Leahy In Key Role As Congress Investigates Possible Russian Ties To Trump Campaign

Jun 13, 2017

Sen. Patrick Leahy is in a unique position among Senate Democratic leaders during the current session of Congress: He has the most seniority of any member of the Senate and serves as the senior ranking member of the Judiciary Committee and the Appropriations Committee.

Retired Middlebury College political science professor Eric Davis says this puts Leahy at the center of several investigations looking into Russian influence in the 2016 presidential election.

"The Judiciary Committee is responsible for oversight of the Justice Department and one of the issues here does involve the ability of the Justice Department to conduct a fair investigation into the matter,” said Davis. “And the Appropriations Committee is responsible for oversight of all the money that government spends."  

Leahy has been very critical of the way that the Trump Administration has responded to the Russian efforts to undermine the future of democracy in this country and Leahy is very disappointed with the performance of Attorney General Jeff Sessions. Leahy says Sessions gave false testimony to the Judiciary Committee about his own contact with Russian officials.

"I do not have confidence in him as Attorney General but I think what I especially don't have confidence in him being there and possibly meddling in the investigation of the involvement of Russia," said Leahy.  

"I do not have confidence in [Jeff Sessions] as Attorney General and possibly meddling in the investigation of the involvement of Russia." — Sen. Patrick Leahy

There are reports in Washington that the president is considering firing Special Counsel Robert Mueller who is heading up the investigation into Russian involvement in the election. The White House has distanced itself from these reports, and Leahy says such an action would be unthinkable.

"That would be a partisan fire fight if they were to fire Mueller,” said Leahy. “I know he's going to run a tough and fair investigation and if they're afraid of anything at the White House it's a tough and fair investigation of how involved the President and those around him were with Russia."  

Several days ago, the president said he would be willing to come before a congressional committee and testify under oath that he believes former F.B.I. director James Comey lied last week in his testimony in front of the Senate Intelligence Committee. Leahy does not take the president's offer seriously.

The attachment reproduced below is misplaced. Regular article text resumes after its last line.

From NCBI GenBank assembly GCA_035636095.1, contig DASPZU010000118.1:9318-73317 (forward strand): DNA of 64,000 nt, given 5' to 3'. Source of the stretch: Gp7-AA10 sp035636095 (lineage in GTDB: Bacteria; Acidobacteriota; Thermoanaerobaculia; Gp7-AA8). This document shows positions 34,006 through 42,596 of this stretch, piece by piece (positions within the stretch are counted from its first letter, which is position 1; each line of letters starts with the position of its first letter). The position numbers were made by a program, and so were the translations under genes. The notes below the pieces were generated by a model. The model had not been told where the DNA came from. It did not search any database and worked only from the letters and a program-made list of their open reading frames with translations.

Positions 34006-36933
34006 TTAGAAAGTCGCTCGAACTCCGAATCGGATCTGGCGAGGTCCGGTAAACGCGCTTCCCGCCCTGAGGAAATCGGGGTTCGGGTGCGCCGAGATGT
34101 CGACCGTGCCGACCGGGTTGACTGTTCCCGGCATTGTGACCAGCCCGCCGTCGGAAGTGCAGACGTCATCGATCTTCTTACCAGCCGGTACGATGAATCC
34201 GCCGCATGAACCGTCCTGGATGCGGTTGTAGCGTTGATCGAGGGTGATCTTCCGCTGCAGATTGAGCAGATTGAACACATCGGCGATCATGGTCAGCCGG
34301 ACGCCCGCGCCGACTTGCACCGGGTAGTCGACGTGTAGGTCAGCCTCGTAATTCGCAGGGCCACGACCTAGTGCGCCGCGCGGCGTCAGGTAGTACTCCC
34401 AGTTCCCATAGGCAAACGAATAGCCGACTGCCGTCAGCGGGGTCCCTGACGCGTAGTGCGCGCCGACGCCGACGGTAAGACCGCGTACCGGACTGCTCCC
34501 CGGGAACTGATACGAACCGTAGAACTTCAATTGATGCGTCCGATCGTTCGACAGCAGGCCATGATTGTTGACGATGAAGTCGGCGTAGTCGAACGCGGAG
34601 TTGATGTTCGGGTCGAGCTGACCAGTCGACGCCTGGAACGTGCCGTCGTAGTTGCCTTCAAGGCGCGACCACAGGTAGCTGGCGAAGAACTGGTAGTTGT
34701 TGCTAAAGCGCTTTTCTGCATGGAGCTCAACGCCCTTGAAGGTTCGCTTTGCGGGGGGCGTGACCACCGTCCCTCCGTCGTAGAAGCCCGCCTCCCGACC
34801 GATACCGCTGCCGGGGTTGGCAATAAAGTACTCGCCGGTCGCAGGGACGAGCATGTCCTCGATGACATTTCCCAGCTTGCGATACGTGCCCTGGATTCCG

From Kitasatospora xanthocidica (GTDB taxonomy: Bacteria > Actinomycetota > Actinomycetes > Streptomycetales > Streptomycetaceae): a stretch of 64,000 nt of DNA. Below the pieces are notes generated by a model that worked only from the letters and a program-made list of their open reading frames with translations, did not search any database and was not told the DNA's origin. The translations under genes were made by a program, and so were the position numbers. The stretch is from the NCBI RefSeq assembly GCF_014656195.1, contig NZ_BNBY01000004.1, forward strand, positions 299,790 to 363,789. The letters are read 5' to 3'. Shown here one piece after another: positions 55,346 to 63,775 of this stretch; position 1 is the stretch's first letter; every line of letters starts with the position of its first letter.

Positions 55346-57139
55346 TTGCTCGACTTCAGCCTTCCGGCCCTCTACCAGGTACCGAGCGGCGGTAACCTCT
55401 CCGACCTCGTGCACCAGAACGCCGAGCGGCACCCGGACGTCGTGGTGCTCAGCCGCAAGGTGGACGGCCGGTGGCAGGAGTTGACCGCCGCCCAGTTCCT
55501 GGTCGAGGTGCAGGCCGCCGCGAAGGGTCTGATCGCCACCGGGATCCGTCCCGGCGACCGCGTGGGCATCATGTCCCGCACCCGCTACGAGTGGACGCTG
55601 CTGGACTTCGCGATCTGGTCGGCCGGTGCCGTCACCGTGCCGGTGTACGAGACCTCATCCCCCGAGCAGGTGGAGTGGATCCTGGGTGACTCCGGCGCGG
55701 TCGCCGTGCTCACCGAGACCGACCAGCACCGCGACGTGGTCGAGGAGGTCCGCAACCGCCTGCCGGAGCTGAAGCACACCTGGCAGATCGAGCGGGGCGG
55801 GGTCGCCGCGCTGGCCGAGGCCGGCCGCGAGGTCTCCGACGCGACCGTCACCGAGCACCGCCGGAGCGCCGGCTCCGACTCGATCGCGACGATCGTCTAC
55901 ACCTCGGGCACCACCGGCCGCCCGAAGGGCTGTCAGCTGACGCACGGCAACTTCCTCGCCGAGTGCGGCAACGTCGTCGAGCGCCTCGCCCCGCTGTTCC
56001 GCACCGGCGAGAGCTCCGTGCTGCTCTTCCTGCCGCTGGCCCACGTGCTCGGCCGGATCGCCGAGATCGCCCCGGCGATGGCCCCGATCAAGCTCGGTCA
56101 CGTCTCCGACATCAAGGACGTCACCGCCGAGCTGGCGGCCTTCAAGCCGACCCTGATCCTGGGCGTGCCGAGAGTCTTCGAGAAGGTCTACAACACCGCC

"There's nobody up here, Republican or Democrat, thinks the President no matter what he's said would ever agree to come up and testify under oath." — Sen. Patrick Leahy

"There's nobody up here, Republican or Democrat, thinks the President no matter what he's said would ever agree to come up and testify under oath ,” said Leahy. “We've sort of put this in a category of him saying as soon as Barrack Obama releases his birth certificate I'll release my tax returns."  

Davis says the Russian issues need to be resolved if Congress is going to take action on the major parts of the president's agenda.

"The more the Congressional attention is devoted to investigations of the campaign, Russian involvement, whether Trump is trying to cover things up, whether there's any obstruction of justice, that diverts Congress' attention from legislating on the issues that  Trump claims were part of the reasons he won the election,” said Davis.

Davis notes that many of the people who voted for Trump still strongly support him but Davis wonders if this support will remain if Trump is not successful in winning legislative approval for his core issues.

"Is health care easier to obtain for them and does it cost less ? Have their wages increased faster than inflation? Have their taxes gone down?” said Davis. “How do all those things look after Trump has been in office for two years?"   

Davis says the results of the mid-term elections in 2018 will serve as a good barometer about the strength of Trump's political future.